The present invention is a modular cleaning system 10 which generally includes one or more modular wash racks 12, a filtering system 14, a fresh water tank 16, and a pressure washer 18, as shown in FIG. 1. The wash racks 12 are connected to the filtering system 14 by a hose 20, which is preferably plastic smoothwall tubing. A second hose 22 connects the filtering system 14 to the fresh water tank 16 and a third hose 24 connects fresh water tank 16 to pressure washer 18. A fourth hose 25 is also connected between the fresh water tank 16 and the filtering system 14 for recycling liquid back through the filtering system. The fresh water tank 16 is preferably elevated for drainage back to the filtering system 14 for recycling when a certain level of liquid is reached.
FIG. 2 shows the basic components of the present invention and shows the general flow of liquid through the cleaning system. Water is discharged from a nozzle 26 to clean a dirty item sitting on rack 12. The liquid from the rack is then transported to the filtering system 14, from the filtering system 14 to water tank 16, and back eventually to the nozzle 26, completing a closed loop.
FIG. 3 shows a single modular wash rack 12, which generally includes a frame 30, a grate 32, and a drainage fitting 34. Frame 30 includes walls 36, shown individually as 36a, 36b, 36c, and 36d. Preferably, all parts of the modular wash rack are made of steel, so that parts and vehicles that weigh as much as 10,000 pounds may be positioned on the wash rack. The modular wash rack 12 preferably has an area of 6 feet by 6 feet. Grate 32 is made of three segments, each two feet by six feet, and has openings of approximately one inch by three inches, to offer sufficient drainage of the waste liquid from cleaning the dirty item. Grate 32 also includes an access panel 37 for easy access to drainage fitting 34 and the inners of modular wash rack 12 in case of blockage or for general cleaning.
As seen in FIG. 4, the modular wash rack 12 includes a bottom tray 38. Bottom tray 38 has a trough 40 with a trough bottom 42 that is sloped downward toward drainage fitting 34. Preferably, trough bottom 42 has a first channel 44 that slopes downward from wall 36a and a second channel 46 that slopes downward from wall 36c toward the center of wall 36b where drainage fitting 34 is located. Also, as seen in FIG. 5, bottom tray 38 has its highest point along wall 36d. The bottom tray 38 slopes downward toward trough 40 and wall 36b and terminates at trough 40, thus allowing liquid to flow into trough 40 due to gravity forces. The sloping feature allows the modular wash racks 12 to be placed on a non-level surface, which permits various outdoor and indoor uses. As shown in FIG. 5, trough 40 has over it a drainage plate 48 that has circular openings to allow the liquid and particles to flow through to the trough 40. Once the liquid makes it to trough 40, the liquid then moves downwardly and centrally toward drainage fitting 34. Upon reaching the center of the trough 40, the liquid with the particles falls through a hole in the trough to a screen 49 similar to a screen for a bathtub drain. Once through the screen, the liquid flows through a hole in wall 36b and to drainage fitting 34. Drainage fitting 34 should have a properly sized hole to ensure the greatest efficiency. If the hole has too large of a diameter, the vacuum pumps pull on too much air, which is undesirable. If the hole has too small of a diameter, too low of a velocity of the liquid will result. A preferable size hole for using six or fewer racks is one-half inch diameter. To ensure maximum efficiency, the plastic tubing should be oversized, preferably with an inside diameter of 11/4 inches.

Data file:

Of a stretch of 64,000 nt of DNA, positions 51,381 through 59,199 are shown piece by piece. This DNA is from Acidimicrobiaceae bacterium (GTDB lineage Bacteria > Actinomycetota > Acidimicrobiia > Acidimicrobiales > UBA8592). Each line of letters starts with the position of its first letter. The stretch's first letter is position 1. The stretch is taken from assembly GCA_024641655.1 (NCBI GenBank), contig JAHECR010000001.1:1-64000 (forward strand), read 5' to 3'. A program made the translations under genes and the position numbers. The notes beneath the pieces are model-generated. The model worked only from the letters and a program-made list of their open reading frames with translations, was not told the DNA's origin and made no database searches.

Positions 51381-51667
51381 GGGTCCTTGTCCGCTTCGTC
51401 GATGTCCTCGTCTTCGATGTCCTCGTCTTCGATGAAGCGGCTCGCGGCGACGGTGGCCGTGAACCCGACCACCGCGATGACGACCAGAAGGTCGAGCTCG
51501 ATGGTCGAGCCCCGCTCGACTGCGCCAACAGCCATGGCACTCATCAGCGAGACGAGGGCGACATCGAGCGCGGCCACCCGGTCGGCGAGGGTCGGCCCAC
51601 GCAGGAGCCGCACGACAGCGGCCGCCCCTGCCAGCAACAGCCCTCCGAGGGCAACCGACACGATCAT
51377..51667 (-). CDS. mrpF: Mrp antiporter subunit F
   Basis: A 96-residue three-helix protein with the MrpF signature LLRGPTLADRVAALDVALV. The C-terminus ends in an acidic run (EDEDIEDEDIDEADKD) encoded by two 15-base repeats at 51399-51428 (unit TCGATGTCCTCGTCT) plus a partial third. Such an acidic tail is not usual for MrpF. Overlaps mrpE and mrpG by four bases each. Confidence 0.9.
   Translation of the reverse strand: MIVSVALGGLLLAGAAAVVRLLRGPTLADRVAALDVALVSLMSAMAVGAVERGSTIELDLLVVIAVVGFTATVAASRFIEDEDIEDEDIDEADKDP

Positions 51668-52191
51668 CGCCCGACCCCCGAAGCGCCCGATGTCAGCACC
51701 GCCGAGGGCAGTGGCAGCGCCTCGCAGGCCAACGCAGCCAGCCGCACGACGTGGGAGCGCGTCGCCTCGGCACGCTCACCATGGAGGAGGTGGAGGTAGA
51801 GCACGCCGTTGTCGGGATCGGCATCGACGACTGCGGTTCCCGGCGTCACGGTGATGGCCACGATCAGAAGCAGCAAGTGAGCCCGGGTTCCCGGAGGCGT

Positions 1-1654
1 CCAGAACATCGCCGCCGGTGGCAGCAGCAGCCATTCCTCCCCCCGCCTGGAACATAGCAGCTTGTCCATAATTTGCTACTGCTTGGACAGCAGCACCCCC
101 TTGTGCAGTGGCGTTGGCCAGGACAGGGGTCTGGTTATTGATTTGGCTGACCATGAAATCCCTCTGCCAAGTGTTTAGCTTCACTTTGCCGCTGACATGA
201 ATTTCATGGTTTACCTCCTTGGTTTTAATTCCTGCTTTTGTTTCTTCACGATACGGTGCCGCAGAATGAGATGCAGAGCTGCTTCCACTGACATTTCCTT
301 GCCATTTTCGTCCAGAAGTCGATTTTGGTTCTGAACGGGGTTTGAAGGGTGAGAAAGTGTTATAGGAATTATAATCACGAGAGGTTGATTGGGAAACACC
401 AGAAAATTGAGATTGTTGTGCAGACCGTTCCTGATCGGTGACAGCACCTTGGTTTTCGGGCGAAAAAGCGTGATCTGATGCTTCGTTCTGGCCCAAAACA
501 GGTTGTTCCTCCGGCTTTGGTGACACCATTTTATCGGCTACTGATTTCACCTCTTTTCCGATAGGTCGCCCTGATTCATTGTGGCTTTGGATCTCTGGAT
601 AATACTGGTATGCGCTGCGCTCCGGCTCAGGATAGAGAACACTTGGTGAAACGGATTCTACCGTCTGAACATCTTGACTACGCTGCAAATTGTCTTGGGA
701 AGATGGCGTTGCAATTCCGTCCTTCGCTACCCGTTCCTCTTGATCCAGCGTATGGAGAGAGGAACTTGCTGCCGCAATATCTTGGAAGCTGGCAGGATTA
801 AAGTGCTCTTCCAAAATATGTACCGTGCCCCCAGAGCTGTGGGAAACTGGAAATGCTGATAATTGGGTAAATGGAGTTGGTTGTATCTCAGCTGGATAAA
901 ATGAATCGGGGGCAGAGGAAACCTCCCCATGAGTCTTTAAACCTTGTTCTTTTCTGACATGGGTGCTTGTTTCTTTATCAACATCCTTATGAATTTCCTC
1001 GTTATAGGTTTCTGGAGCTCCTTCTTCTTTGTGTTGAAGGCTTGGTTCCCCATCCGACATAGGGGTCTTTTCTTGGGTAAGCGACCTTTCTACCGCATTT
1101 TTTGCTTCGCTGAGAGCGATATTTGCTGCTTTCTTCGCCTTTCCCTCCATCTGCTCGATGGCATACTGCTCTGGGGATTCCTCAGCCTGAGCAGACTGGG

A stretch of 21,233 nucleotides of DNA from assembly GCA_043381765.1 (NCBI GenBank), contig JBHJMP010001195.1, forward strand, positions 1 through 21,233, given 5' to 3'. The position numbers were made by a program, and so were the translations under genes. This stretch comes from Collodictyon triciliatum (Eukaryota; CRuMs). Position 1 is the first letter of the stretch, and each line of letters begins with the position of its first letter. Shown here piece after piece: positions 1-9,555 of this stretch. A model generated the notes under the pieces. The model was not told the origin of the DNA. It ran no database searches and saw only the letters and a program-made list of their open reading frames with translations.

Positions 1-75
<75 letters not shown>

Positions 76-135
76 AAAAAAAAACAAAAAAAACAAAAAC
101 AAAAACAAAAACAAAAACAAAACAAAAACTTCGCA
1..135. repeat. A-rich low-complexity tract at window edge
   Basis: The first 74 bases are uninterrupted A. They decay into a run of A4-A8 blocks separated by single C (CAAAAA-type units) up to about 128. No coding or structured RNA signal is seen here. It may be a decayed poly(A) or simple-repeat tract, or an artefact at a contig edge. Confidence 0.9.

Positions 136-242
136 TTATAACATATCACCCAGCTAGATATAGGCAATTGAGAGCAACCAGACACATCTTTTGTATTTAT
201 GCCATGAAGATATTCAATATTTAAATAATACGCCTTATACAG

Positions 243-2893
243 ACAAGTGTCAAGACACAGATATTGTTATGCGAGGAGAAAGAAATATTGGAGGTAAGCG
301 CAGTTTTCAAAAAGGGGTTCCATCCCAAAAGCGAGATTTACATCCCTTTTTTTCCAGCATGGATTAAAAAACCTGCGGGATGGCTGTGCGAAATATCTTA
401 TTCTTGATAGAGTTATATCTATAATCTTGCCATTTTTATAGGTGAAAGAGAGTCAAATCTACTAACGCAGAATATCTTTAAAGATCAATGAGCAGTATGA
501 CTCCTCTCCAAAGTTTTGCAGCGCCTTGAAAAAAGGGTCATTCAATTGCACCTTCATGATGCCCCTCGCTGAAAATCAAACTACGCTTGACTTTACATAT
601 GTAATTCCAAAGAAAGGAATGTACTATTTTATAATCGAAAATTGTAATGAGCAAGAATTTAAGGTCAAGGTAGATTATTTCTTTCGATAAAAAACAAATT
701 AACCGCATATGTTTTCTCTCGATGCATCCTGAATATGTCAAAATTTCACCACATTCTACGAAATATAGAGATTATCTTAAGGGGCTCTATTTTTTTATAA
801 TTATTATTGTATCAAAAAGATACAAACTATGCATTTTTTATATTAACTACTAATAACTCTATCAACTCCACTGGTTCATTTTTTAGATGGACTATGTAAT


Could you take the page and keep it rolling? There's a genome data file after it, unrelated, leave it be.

FIG. 5 also shows grate supports 50 on the inner side of walls 36. The grate supports 50 are preferably located on the inside of each wall 36 to give the maximum support for the grate 32. Grate 32 is simply placed on grate supports 50, which are positioned so that the top of grate 32 will be flush with the top of walls 36. The grates are also supported by support members 51. The support members 51 extend the entire length of the modular wash rack 12 from wall 36b to 36d and are spaced fifteen inches from each other. Because the support members 51 are positioned in the same direction as the fluid flow, the liquid is not impeded by the support members 51, but instead the members channel the liquid to the trough 40. The rack further includes a grass catching wall 56.